Still, it feels like there is no reprieve from daily life.  I get the kids ready for school, drop them off and then either work or run errands.  I pick them up at my parents’ house.  We do homework and have dinner and either watch some TV or do baths unless it is a night where we have activity planned.  Then it’s bedtime for them and TV/Chores/Staying up until I pass out time for me.

Every day.

Nobody is here to say, “I’ll do the cooking tonight.”  Nobody is here to tell the kids, “It’s after bedtime,which means Mom is off duty.  Come to me if you need anything.”  Nobody is here to embark on some project like painting the fence that will consume us all.

To be fair, I have had my share of projects.  My downstairs is currently half painted.

So I am not sure why it feels so monotonous, but it does.

Maybe it is the simple lack of someone to talk to.  Perhaps the presence of another adult, someone to tell about my day, someone to make comments to while watching TV, maybe that is what I am missing.  Maybe the simple act of turning to the person next to you and saying, “Whaaaat?  I did not see that coming.  Did you see that coming?” is what transforms an evening in front of the TV from being sad and monotonous to being fun and engaging.  Maybe being able to complain to someone about the mountain of dishes elevates washing them from being lonely to being, I don’t know, not lonely.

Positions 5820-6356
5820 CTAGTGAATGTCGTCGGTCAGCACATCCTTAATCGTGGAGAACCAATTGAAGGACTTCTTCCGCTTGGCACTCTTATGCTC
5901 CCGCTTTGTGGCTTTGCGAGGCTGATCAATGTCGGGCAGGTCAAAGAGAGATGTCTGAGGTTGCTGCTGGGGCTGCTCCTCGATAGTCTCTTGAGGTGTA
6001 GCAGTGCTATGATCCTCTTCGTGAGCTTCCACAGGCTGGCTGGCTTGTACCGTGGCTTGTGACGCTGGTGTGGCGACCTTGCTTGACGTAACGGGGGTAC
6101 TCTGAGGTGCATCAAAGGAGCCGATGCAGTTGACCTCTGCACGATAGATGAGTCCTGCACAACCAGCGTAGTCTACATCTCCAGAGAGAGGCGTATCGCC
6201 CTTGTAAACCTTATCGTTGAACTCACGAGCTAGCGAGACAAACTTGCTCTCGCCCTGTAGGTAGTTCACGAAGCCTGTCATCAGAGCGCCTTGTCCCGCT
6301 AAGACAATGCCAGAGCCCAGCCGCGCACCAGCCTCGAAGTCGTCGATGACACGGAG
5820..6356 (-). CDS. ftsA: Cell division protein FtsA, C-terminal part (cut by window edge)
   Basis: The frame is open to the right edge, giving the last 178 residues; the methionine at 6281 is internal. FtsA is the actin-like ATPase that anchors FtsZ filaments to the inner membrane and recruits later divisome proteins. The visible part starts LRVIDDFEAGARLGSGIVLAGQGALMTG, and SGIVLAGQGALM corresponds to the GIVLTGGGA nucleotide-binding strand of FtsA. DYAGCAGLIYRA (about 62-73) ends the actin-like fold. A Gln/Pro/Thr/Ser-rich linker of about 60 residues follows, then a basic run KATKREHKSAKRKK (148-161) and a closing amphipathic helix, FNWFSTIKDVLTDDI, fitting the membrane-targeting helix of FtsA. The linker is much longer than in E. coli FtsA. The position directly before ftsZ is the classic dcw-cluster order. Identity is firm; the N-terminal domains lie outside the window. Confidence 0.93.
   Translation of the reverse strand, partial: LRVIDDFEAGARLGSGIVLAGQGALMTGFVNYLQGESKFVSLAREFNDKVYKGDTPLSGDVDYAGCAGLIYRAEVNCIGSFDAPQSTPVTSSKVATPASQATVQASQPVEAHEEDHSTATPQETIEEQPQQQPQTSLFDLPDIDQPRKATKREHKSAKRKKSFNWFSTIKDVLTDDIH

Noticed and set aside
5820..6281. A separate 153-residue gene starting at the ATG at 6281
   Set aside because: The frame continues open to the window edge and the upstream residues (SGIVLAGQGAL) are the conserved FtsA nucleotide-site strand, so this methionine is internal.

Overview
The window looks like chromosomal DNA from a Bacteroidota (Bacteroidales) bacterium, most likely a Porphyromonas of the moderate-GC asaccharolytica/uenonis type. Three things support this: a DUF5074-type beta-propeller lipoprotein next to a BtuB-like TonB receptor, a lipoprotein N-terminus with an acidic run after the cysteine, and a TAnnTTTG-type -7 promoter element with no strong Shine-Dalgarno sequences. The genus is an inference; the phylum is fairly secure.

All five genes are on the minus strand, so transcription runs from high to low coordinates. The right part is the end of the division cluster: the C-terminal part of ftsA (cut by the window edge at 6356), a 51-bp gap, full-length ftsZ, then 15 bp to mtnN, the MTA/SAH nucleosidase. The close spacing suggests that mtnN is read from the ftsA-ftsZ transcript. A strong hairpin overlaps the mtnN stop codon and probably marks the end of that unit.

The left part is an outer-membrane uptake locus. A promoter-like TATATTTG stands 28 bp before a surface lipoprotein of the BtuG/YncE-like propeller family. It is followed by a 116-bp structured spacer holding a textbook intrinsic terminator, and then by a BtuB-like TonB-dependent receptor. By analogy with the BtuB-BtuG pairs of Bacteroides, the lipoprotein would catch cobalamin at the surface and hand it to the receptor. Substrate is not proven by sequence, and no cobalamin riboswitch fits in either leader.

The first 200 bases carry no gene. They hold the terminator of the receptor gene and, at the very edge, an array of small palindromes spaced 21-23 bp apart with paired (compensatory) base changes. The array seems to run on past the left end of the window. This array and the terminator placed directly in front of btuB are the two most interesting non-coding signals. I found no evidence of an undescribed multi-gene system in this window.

That is what I feel now.  Bored and lonely, and like every day is the same.  Every week is on repeat.  The morning routine, the night time routine.  Over and over.  I know it isn’t true.  I know last weekend we went to a Halloween party and the weekend before that we went to a scouting event and this week the kids were out of school on Friday but we all had fevers so we didn’t do anything.

I know my days are not on repeat, but they still feel repetitive.